Apple has its eyes firmly set on the short-form video market as it rolled out “its biggest update” for its video creation app, Clips,…
When Kinect for Xbox 360 first came out, hackers loved it for its ability to easily connect to a Windows PC via USB. For Kinect on Xbox One, there’s no such plans though, as the propriety connector for the next-gen Kinect is Xbox One-only, and Microsoft says that it isn’t going to release an adaptor either. What’s a geek to do? Microsoft spoke to ArsTechnica (via email) who confirmed the lack of PC compatibility.
The Kinect for Xbox One sensor will not have an adaptor that allows it to plug into a computer. the new generation Kinect for Windows sensor will connect to computers using a standard USB 3 port. The new generation Kinect for Windows sensor will be a fully tested, licensed, and supported Kinect experience on Windows. Kinect for Xbox One is being built for and tested with the Xbox One.
Microsoft also said that even though Windows and Xbox One are both compatible with the new Kinect (both devices can make use of the active IR mode, a 1080p camera and a wider sensor), PC owners will simply have to wait it out. For what though? How about a US$399 developer version of the new Kinect for PC. Any developers who want to eventually play around with Kinect 2.0 will have to sign up at Microsoft’s Kinect for Windows developer kit program which starts up November 2013. Early adopters get the “a pre-release alpha sensor and the final, releases sensor at launch.”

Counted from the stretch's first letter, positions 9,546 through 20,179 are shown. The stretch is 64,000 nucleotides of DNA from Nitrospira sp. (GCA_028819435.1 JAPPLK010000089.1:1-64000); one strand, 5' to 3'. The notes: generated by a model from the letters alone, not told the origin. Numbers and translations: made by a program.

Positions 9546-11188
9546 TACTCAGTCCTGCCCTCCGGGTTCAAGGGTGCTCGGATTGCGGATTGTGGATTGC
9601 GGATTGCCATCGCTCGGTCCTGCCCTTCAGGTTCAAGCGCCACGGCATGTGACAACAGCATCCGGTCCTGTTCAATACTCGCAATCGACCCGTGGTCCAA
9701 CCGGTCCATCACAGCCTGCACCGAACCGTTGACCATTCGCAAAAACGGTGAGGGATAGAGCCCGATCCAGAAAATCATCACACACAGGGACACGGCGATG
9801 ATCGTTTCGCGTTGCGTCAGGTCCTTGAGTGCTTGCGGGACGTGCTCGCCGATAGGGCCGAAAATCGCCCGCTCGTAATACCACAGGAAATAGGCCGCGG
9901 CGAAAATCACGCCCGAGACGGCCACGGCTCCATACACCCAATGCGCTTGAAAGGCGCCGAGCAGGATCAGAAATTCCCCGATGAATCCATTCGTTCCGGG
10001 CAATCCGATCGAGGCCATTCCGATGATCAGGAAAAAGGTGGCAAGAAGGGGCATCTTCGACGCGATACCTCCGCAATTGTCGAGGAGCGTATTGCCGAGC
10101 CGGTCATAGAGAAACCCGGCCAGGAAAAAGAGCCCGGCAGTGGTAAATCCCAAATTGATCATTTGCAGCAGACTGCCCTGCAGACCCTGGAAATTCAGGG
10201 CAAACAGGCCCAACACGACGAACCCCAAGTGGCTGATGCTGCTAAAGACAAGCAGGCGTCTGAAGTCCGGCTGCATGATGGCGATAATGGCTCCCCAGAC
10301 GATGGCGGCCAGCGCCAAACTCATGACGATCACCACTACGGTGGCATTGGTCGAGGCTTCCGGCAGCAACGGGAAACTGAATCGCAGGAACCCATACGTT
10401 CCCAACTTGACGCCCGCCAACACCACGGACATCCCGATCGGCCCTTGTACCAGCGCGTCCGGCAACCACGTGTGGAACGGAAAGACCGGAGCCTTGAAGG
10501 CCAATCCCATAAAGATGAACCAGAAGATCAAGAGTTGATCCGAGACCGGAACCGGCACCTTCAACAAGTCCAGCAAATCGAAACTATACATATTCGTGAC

Why not PC?
The original Kinect was hacker nirvana. This mysterious creature called Kinect, when hacked and connected to a PC (via an included PC adaptor) is capable of some amazing feats. The original Kinect has a 640×480 resolution and uses USB 2.0 as for data input/output. It certainly doesn’t have the near mind-reading powers of Kinect for Xbox One, and perhaps the reliance on Xbox One hardware is another factor that distances the new Kinect from PC’s.
Microsoft then, wants a distinctly different Kinect for PC and Xbox One. By splitting the difference and launching a separate SDK for both systems, maybe Microsoft thinks that it can make double the money? We’ll find out come November when the Xbox One and its fussy Kinect hits the scene.